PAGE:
BMW and Fiat are working with Intel on self driving cars. BMW

Fiat Chrysler partners with BMW, Intel on self-driving autos

Fiat Chrysler Automobiles NV will join BMW AG and Intel Corp. in developing a platform for self-driving vehicles, giving the Italian-American automaker new technology partners and adding heft to their existing coalition.

FCA, which supplies plug-in hybrid Chrysler Pacifica minivans to Alphabet Inc.’s Waymo driverless-car unit, announced Wednesday it had signed a memorandum of understanding with the coalition. The automaker has been wary of going alone into such a costly endeavor. Chief Executive Officer Sergio Marchionne said last month that Fiat Chrysler is “committed to working with established suppliers” and would have more to say about its “involvement in these activities, which we have been very quiet about.”

BMW, Intel and high-tech camera and software producer Mobileye, which the U.S. chipmaker acquired in a $15 billion deal this year, teamed up in last year to develop cars that can do some steering by themselves, then field fully automated driving systems by 2021. Earlier this year the coalition added partners Delphi Automotive Plc, a major U.S.-based auto supplier, and Continental AG, Europe’s second-biggest component maker.

With almost 4.5 million vehicles sold last year, Fiat Chrysler is the world’s eighth-biggest automaker, according to data compiled by Bloomberg Intelligence, and the No. 4 seller of vehicles in the U.S.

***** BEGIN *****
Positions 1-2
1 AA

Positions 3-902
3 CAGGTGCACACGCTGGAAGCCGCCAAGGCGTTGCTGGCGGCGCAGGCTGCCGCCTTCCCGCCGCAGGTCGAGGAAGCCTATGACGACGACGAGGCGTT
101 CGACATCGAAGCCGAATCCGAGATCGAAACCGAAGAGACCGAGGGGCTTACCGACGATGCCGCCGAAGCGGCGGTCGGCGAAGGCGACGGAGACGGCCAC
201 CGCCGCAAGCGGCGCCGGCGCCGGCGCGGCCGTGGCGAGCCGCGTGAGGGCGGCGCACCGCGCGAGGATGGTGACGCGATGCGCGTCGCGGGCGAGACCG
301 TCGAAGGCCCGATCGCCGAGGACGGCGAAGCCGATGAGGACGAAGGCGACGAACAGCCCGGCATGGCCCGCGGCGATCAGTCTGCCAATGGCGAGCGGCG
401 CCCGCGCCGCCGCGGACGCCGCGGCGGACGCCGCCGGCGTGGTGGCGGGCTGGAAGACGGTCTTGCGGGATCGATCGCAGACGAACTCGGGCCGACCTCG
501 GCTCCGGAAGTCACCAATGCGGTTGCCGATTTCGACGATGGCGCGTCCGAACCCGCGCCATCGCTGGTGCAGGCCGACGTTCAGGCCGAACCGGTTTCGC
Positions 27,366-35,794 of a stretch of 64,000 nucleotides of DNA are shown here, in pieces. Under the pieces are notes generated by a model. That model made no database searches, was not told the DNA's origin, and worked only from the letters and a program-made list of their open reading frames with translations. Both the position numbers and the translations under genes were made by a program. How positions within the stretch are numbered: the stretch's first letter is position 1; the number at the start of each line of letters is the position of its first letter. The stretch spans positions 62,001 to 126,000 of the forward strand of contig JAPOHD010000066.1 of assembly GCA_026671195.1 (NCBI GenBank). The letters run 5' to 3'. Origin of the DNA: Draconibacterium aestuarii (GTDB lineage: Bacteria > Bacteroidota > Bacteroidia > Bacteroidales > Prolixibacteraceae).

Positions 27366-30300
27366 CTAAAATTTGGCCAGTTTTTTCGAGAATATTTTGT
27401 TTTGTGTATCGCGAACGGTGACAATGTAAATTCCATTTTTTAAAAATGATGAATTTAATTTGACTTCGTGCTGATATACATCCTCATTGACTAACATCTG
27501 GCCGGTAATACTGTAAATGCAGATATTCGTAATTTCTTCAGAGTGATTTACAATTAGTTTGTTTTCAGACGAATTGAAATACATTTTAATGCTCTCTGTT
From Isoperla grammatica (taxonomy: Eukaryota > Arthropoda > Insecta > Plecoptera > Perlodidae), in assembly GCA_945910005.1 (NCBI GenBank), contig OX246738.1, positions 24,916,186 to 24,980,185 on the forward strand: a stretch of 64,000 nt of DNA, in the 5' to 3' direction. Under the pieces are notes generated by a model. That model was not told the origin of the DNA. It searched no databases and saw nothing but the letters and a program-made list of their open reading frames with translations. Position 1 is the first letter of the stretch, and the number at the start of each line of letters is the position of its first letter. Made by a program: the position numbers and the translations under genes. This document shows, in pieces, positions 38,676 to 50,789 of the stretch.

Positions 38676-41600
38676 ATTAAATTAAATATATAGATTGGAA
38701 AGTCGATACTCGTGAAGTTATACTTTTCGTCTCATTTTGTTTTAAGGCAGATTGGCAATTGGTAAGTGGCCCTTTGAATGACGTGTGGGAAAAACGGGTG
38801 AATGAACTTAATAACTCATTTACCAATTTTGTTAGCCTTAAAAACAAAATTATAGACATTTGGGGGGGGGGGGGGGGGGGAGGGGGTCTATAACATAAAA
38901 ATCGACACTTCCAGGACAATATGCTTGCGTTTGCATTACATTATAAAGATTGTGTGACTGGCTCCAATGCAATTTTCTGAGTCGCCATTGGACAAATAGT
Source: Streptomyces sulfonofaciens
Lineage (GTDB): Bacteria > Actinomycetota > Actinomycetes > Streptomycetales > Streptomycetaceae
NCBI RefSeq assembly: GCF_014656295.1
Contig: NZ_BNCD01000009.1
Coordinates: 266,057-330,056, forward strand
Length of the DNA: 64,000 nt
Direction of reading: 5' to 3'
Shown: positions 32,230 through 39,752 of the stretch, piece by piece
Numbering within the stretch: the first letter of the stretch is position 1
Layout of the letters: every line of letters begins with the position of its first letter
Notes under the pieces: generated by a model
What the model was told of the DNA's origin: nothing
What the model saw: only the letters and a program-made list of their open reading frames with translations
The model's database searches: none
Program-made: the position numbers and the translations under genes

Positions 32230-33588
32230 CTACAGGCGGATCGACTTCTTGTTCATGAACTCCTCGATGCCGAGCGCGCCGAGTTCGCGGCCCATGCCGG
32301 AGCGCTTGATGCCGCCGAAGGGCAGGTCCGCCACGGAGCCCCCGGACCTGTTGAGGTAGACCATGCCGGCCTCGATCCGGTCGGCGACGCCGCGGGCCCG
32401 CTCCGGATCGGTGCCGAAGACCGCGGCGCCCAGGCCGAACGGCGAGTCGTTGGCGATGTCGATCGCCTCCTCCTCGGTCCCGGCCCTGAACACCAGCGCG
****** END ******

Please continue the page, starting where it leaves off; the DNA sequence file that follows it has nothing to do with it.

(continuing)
“In order to advance autonomous driving technology, it is vital to form partnerships among automakers, technology providers and suppliers,” Marchionne said Wednesday in a statement.

Fiat Chrysler rose 1.3 percent to $12.83 at 9:40 a.m. New York time. The U.S.-traded shares gained 39 percent this year through Tuesday.

“FCA may not be as big or well-funded as GM, Toyota or Volkswagen, but Marchionne is giving the company a viable stake in the autonomous vehicle race,” Karl Brauer, executive publisher for Kelley Blue Book, said in an emailed statement.

The coalition said it’s on track to put 40 autonomous test vehicles on the road by the end of 2017. It also anticipates reaping data and insights from Mobileye’s planned fleet of 100 highly automated Level 4 vehicles.

“The two factors that remain key to the success of the cooperation are uncompromising excellence in development, and the scalability of our autonomous driving platform,” Harald Krueger, CEO of Munich-based BMW, said in the statement. “With FCA as our new partner, we reinforce our path” to creating the car industry’s most advanced driverless models.

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